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1810 results found.
181 pages of results.
... even more incredible, they refuse to learn from experience. They will continue to make the same mistakes over and over again." Arthur C. Clarke, Profiles of the Future, (NY 1984), p. 21 A scientific appendix is added to a paper to prove the material already presented. The author must employ the proper physics and the proper mathematical equations. Furthermore, the physical and mathematical models presented must also conform to those physical and mathematical models which have been accepted by science as properly applicable to the problem under discussion. The appendix should prove mathematically that the conclusions raised by the author are valid based on indisputable scientific evidence. This is what is required ...
82. Stephen Jay Gould and Immanuel Velikovsky [Books]
... What Gould, like all the others, provides in this case, is unsubstantiated statements. He asks the reader to accept his word as the real truth for his position, but presents no evidence to substantiate his statement about whether or not the older sources are correct or not. This is sheer authoritarianism. In order to show that Velikovsky's physical evidence, presented in Earth in Upheaval, is clearly wanting, and that the catastrophic evidence Velikovsky presents is invalid, Gould argues, "If the testimony of [ancient] human narrators provided the evidence for Worlds in Collision, then the geologic record itself must suffice for Earth in Upheaval. Velikovsky's entire argument hinges on his reading of ...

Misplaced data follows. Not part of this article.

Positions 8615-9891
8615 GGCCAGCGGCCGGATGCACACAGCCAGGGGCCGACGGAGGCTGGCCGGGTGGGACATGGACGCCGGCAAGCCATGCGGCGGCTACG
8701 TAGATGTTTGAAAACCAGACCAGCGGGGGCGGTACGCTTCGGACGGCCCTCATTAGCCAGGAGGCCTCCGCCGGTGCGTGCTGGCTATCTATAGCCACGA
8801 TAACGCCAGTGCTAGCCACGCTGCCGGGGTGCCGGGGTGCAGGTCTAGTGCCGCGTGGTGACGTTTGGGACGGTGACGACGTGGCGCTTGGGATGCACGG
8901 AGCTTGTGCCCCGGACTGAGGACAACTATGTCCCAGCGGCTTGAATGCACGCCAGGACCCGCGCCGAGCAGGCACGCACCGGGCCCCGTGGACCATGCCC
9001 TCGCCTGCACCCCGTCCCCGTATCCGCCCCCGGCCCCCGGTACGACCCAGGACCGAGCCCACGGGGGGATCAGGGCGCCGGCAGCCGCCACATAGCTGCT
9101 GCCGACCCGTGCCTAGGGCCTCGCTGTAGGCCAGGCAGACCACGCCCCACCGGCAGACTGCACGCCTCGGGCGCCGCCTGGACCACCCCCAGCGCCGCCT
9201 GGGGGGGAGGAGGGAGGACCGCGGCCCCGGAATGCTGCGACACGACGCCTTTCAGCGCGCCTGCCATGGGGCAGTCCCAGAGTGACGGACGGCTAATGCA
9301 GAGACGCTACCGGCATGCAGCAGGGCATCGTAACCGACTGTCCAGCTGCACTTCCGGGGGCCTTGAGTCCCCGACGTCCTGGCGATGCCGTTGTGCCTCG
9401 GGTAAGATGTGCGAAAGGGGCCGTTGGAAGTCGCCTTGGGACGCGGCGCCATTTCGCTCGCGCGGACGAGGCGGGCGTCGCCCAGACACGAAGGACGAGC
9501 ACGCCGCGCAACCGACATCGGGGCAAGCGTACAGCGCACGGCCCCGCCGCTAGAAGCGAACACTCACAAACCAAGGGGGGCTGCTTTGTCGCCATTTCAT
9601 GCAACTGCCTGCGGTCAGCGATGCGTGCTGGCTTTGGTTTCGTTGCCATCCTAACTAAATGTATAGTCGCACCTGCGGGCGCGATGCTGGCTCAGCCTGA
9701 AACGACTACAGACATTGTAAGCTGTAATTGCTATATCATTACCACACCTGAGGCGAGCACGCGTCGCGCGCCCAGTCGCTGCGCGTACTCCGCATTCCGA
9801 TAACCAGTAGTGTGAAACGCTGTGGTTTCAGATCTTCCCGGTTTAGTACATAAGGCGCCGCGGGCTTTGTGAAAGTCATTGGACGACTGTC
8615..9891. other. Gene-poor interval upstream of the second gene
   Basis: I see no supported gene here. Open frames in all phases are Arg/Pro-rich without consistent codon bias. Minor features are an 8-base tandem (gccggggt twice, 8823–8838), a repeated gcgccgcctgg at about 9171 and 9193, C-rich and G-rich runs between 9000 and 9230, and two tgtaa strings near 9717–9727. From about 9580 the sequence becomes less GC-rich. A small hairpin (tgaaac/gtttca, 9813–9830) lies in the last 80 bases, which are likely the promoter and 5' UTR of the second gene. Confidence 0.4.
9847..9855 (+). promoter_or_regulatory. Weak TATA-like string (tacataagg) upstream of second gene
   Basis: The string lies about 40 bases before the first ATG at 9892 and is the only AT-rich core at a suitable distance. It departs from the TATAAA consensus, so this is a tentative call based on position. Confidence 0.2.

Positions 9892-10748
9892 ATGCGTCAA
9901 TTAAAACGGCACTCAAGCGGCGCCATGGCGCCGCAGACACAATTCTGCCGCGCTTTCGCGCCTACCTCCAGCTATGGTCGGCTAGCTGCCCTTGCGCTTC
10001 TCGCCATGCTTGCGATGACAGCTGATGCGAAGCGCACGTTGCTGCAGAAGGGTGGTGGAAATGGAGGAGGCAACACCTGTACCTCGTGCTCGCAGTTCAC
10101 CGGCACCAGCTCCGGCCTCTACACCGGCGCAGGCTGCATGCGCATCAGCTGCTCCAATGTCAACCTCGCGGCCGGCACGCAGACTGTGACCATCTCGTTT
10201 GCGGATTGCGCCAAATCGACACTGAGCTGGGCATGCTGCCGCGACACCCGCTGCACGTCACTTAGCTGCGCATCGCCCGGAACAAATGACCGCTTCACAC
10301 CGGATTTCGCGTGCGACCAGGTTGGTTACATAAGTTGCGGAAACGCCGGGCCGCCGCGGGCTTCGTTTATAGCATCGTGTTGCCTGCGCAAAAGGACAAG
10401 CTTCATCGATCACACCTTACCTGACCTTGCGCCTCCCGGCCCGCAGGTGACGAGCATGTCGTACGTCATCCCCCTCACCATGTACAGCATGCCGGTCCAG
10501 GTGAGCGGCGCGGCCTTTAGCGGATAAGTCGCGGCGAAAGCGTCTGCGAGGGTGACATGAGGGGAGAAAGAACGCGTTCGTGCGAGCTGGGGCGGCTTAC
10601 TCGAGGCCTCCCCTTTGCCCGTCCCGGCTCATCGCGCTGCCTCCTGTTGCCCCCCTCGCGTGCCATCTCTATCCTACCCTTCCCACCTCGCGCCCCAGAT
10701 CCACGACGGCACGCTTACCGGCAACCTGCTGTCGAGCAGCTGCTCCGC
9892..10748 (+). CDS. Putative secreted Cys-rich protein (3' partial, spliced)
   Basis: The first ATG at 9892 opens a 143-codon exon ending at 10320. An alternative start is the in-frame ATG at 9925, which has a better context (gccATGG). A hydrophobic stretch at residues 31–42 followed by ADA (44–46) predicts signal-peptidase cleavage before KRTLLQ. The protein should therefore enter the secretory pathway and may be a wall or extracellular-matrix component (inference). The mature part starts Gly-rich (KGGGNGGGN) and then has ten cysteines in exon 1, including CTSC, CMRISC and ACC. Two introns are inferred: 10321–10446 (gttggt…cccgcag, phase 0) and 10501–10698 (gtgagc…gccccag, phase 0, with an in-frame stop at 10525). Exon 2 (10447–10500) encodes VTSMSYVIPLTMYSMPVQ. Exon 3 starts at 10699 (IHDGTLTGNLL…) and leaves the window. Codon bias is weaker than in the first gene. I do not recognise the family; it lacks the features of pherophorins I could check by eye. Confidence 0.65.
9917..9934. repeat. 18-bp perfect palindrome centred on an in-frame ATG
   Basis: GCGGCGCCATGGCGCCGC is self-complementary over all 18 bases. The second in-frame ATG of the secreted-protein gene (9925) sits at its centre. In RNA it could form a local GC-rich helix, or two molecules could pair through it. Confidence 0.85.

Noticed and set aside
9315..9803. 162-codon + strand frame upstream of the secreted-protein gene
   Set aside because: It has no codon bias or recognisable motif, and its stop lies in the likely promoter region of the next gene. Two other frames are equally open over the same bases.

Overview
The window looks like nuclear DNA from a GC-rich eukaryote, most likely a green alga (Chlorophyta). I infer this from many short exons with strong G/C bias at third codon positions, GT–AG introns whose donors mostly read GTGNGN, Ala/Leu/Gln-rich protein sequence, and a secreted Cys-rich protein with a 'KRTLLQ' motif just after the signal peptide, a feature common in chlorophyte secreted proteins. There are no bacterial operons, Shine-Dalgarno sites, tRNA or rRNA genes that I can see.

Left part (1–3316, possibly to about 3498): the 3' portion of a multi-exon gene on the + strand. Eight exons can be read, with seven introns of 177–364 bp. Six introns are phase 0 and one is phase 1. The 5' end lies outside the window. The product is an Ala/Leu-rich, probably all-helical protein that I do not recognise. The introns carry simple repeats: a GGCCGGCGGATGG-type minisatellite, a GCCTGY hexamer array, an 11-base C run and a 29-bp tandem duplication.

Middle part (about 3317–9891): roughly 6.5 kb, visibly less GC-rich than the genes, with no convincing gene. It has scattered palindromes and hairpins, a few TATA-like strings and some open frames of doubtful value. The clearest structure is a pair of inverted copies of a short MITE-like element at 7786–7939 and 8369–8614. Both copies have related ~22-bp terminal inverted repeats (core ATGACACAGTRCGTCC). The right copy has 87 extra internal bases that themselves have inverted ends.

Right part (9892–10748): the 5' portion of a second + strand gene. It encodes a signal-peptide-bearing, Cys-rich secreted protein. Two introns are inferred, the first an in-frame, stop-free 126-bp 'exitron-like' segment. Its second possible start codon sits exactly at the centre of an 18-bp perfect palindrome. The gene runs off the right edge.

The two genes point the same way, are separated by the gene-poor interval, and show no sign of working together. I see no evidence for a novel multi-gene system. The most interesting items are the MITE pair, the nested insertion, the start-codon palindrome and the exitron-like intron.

83. The Science of Catastrophism [Articles]
... No less than that is the puzzle we are all at work on together. The result is the science of catastrophism. It is highly interdisciplinary, for the speakers you will hear this weekend come from many fields and from many countries on three continents. To give you an idea of the areas which catastrophism involves, they include astronomy and physics and astrophysics and geophysics, myth and folklore and religion and classical literature, mathematics and linguistics and statistics, palaeontology and archaeology and archaeoastronomy and calendrics, and literature, history, politics and psychology, (and that is only a partial list). From each of these fields, a stream of evidence is being accumulated which seems to ...
84. The Importance of Outsiders in Science [Journals] [SIS Review]
... 1983. A founder member of SIS, he has contributed to its journals and to JACF. In his spare time he has edited SIS Workshop (1982-1990) and Review (1987-1995). Summary Outsiders - people from outside the discipline - have contributed enormously during the history of science. To scientific outsiders we owe many of the laws of physics and chemistry, the foundation of new disciplines, innumerable inventions and vital discoveries. Herewith a roll-call of the most famous and important, with a discussion of the implications for our interdisciplinary studies. We humans have multi-potential. Even after honing a skill or specialising in a particular field, an individual may (and often will) branch out ...
85. Geophysical Time Series and Catastrophism [Journals] [Catastrophist Geology]
... * m where the weights are T-k, with 0.5 <k <1 .5 . The fBn can possess any value of h ob 5erved in historic series and it(or ratherits approximations) has been Successfully used asan operational model for hydrologic series. The problem is, however, that this mathematical model implies that the modelled physical process has an infinite memory of a peculiar kind: the formation of each new term of the series requires that all the past values be available (i .e . stored) since their original values are repeatedly used and modified by different coefficients (weights) in every step. Such a mechanism can be easily visualized in economic time ...